The European Competitiveness Report analyses the performance of the manufacturing sector in the European Union, focusing on access to financial resources, international orientation of SMEs, efficiency of public administration and innovation within a business cycle. Energy costs and energy efficiency are especially highlighted because they are of crucial importance for the competitiveness of all kind of companies.
The most important conclusion of the 230-page report is that competitiveness of the manufacturing sector is still intact even after the recession. The decline of added value is primarily explained with the reduced relative prices in the service sector. When relying on reindustrialisation, it should not be supposed that the positive effect will be automatically reflected in a higher added value in manufacturing.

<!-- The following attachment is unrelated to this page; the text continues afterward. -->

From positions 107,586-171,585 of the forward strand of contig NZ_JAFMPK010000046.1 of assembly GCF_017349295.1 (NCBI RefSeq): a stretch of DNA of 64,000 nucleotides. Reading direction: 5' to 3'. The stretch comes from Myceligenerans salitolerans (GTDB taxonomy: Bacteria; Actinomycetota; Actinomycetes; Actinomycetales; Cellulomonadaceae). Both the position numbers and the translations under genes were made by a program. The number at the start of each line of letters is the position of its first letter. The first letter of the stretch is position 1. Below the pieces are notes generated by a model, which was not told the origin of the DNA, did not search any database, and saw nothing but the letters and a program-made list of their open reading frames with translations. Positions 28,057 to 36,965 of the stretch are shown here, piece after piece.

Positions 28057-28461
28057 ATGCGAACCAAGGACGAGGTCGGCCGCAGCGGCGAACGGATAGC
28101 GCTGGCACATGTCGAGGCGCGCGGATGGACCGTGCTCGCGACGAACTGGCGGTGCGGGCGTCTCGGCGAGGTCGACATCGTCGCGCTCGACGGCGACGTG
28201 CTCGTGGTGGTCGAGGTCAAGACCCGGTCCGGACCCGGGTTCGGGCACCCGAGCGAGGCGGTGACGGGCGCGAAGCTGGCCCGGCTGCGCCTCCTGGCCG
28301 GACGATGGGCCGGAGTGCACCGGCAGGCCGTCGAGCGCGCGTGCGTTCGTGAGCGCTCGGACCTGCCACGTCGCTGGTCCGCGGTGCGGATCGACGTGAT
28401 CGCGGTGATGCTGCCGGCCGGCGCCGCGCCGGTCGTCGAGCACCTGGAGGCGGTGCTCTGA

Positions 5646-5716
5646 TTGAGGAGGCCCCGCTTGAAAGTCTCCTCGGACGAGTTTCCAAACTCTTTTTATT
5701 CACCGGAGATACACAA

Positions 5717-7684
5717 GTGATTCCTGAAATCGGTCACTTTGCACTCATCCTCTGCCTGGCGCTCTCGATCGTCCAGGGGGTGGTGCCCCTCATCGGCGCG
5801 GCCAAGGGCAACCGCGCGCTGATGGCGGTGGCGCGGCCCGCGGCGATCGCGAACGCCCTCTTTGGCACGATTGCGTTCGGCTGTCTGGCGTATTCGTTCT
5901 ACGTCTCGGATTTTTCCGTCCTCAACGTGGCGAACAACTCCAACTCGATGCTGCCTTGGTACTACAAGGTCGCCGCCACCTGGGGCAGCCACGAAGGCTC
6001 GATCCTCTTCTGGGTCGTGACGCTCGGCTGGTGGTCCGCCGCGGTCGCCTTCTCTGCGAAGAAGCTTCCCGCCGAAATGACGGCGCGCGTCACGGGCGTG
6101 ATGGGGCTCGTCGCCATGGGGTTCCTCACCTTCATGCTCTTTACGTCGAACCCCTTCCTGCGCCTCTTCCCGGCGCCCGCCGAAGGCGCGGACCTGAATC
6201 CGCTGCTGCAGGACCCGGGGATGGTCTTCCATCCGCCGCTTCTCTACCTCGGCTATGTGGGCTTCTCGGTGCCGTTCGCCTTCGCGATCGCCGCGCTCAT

The smaller and younger enterprises have to suffer because the financial markets are unable to support even those of their projects that promise good revenue. The efficiency of public administration influences the employment and growth of companies, although administration alone cannot be a major driver. Product innovation has much more influence, which can especially unfold in times of high conjuncture, but it can help retain workplaces even in times of recession.
The electricity and gas prices are higher in the European Union than in all the major competing markets, mainly due to increasing taxes, fees and network costs. This disadvantage against international competitors cannot be fully compensated by reducing energy consumption. This is a challenge, even if the share of energy consumption is below 5% of gross production in developed economies.
The report advises that the countries should build upon their strengths in order to emerge successfully from the longest and deepest recession in EU history. The branches of manufacturing industry that have a comparative advantage in the EU are especially pharmaceuticals, chemicals, machinery and systems engineering, and automobiles, so exactly those industrial areas that are well positioned in Hungary.